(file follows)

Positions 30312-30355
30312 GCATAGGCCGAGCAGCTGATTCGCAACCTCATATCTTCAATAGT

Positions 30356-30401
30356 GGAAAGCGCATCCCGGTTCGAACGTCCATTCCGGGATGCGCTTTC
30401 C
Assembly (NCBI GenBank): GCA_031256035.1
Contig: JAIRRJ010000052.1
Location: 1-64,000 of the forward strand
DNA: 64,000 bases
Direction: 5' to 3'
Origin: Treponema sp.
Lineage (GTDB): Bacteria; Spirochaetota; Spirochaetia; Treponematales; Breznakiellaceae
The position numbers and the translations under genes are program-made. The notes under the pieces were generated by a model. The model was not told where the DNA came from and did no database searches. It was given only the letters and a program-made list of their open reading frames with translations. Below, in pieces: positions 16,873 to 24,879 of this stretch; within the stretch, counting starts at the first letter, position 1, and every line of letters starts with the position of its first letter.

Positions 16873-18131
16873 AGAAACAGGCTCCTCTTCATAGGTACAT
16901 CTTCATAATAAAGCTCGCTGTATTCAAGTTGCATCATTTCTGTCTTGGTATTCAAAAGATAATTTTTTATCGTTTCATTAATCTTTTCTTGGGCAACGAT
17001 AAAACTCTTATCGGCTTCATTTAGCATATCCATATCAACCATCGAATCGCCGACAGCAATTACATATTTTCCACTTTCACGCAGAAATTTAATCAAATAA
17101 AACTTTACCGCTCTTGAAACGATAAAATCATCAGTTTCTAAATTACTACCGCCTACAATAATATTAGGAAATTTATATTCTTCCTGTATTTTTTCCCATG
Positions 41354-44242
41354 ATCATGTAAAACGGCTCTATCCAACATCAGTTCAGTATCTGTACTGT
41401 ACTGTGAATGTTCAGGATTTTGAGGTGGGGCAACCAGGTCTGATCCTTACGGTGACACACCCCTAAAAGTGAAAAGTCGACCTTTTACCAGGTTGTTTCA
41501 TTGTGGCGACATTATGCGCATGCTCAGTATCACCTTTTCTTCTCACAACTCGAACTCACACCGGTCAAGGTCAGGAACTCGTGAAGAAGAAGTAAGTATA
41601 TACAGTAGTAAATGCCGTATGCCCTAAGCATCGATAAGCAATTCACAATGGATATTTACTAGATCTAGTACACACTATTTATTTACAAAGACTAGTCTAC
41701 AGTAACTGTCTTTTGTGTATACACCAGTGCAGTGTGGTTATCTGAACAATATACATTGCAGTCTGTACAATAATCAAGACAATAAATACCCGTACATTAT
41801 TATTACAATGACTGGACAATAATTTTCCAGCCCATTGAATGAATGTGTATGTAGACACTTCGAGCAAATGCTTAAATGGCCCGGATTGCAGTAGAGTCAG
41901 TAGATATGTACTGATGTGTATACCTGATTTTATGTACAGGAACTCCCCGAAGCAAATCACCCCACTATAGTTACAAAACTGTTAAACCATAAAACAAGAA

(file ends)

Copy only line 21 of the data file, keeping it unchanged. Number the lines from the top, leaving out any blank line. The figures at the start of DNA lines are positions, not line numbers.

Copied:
41401 ACTGTGAATGTTCAGGATTTTGAGGTGGGGCAACCAGGTCTGATCCTTACGGTGACACACCCCTAAAAGTGAAAAGTCGACCTTTTACCAGGTTGTTTCA